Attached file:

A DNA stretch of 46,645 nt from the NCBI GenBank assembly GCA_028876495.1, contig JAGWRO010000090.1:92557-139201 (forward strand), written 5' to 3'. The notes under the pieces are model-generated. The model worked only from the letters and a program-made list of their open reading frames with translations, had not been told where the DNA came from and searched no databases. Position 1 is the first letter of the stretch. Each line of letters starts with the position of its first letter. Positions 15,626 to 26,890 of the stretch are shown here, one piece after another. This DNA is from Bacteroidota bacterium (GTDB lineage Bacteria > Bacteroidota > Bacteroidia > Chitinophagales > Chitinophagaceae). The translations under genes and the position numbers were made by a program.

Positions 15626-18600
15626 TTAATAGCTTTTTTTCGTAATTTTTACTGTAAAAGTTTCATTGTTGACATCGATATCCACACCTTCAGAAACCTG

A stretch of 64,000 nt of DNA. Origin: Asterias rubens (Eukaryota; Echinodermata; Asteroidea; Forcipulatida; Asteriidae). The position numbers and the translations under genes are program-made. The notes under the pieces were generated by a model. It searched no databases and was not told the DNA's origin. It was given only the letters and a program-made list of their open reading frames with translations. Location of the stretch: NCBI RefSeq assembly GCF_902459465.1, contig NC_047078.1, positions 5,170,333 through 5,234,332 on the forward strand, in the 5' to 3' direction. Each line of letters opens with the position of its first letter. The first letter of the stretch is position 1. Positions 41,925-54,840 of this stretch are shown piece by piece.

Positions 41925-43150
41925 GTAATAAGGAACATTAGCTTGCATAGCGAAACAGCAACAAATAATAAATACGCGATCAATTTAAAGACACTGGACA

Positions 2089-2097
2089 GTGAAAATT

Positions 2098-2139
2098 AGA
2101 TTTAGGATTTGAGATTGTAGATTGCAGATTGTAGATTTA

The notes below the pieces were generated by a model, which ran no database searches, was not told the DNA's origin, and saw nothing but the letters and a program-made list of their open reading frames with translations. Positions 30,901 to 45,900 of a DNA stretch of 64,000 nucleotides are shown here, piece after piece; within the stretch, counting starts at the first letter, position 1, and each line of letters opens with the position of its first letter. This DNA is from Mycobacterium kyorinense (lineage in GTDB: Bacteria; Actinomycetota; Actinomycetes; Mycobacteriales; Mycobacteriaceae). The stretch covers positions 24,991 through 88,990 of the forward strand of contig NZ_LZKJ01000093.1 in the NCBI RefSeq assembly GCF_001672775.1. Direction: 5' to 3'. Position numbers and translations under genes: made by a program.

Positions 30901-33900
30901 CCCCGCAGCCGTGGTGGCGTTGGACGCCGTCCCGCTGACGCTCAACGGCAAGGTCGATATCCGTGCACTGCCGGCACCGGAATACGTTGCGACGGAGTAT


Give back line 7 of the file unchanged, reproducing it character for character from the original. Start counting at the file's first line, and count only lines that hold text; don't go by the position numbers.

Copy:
Positions 2089-2097